John Stuart Mill Utilitarianism General Remarks Book Report

Excerpt from Book Report :


In the opening remarks to Utilitarianism, Mill sets the stage for this discussion. He accepts that the idea of utilitarianism dates back two thousand years, and is part of a philosophical discourse that has never been resolved. He then explains the prevailing thought that moral laws are considered universal, deriving from the same source. Their evidence is a priori in that they are simply assumed to be correct. These laws, however, lack a fundamental rule, something that is the root of morality, that should be self-evident. Mill is staking out a position that there is no such fundamental rule, and that this is a defect.

Mill then argues that utility, as described by Bentham, is where happiness derives from, and that this ultimately influences decision-making and morality even among those who reject the idea and attempt to base their moral standards on another universal code. Mill does not explicitly say in his preamble that the other standards are rooted in religion, but this is his underlying message, especially when he charges that there is no definable, underlying law on which morality can be based. He stakes out a position directly opposite Kant, a framing that we still use today, and notes that Kant "fails, almost grotesquely, to show that there would be any contradiction, any logical impossibility, in the adoption by all rational beings the most outrageously immoral rule of conduct."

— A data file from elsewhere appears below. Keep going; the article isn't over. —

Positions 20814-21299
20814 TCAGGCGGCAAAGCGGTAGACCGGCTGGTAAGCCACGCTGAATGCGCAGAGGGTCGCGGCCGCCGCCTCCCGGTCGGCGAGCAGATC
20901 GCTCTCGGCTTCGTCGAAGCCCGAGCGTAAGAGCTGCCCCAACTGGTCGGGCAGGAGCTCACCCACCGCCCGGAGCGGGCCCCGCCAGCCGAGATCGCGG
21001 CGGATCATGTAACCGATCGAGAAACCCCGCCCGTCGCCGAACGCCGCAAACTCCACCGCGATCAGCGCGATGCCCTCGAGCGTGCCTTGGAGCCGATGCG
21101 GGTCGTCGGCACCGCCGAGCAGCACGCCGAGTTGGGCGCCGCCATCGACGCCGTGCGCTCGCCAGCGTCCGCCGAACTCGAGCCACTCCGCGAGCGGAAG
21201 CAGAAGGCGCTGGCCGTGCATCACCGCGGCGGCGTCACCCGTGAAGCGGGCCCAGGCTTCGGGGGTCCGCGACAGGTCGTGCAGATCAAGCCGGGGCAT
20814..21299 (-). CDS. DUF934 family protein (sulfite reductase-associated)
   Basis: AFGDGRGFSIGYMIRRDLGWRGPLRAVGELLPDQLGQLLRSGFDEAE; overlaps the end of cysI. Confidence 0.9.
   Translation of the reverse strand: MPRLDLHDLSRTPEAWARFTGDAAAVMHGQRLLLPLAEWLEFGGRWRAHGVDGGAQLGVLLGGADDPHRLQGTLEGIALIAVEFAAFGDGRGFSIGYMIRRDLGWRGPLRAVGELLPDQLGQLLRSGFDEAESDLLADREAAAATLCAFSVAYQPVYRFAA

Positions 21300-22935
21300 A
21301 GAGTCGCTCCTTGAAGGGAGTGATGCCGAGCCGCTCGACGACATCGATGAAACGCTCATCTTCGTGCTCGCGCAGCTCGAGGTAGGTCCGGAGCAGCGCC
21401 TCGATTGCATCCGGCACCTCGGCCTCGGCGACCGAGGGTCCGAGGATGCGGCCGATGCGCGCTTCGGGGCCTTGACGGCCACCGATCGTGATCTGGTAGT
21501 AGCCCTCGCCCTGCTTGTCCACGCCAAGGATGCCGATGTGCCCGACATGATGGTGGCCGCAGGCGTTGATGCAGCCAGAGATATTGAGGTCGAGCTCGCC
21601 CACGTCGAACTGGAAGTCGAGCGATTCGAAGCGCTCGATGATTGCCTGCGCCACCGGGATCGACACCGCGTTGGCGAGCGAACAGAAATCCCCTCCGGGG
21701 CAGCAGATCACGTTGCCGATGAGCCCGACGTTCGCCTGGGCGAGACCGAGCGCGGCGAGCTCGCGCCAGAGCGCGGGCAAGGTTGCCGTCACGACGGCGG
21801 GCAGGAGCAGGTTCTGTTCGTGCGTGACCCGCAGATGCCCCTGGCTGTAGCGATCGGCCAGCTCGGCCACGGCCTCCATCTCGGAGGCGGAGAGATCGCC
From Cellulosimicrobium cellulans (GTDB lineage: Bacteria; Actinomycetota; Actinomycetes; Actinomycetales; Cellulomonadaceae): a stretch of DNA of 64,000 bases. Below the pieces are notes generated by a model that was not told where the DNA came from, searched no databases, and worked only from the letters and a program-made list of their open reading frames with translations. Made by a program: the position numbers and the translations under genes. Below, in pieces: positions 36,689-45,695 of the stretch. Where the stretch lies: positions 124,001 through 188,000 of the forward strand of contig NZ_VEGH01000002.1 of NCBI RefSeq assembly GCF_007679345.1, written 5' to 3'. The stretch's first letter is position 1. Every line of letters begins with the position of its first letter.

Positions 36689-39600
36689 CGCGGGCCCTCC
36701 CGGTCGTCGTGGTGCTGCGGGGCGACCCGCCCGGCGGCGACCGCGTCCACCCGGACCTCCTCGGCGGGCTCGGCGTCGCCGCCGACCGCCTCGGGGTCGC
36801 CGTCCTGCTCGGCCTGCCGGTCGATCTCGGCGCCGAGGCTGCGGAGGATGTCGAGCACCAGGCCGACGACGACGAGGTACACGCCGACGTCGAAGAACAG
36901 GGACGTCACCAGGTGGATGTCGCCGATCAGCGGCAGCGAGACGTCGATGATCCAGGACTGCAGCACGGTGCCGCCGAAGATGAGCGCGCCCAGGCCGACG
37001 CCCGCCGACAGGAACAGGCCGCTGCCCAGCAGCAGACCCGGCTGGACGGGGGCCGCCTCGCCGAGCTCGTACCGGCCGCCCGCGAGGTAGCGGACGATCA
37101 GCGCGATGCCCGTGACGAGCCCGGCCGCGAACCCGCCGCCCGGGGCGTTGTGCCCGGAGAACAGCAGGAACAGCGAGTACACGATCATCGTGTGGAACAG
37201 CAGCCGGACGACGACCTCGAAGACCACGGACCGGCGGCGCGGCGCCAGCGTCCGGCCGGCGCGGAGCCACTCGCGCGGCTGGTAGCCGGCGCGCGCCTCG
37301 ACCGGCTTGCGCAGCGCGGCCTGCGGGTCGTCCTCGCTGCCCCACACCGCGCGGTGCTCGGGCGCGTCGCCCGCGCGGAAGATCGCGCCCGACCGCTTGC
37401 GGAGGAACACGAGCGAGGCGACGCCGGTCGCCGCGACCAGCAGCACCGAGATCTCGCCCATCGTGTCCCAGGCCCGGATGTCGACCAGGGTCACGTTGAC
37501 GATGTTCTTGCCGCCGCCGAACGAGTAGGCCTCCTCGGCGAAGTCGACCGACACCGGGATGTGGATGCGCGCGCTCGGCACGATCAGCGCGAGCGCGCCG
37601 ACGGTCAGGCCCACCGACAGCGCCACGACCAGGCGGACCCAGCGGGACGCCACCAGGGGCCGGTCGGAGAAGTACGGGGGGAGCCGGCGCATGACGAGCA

The final section of the opening remarks points out some of the difficulties even in utilitarianism, for example the idea that something is "good" can be difficult if not impossible to prove, noting examples of one's healthy, or music. In this way, Mill sets…

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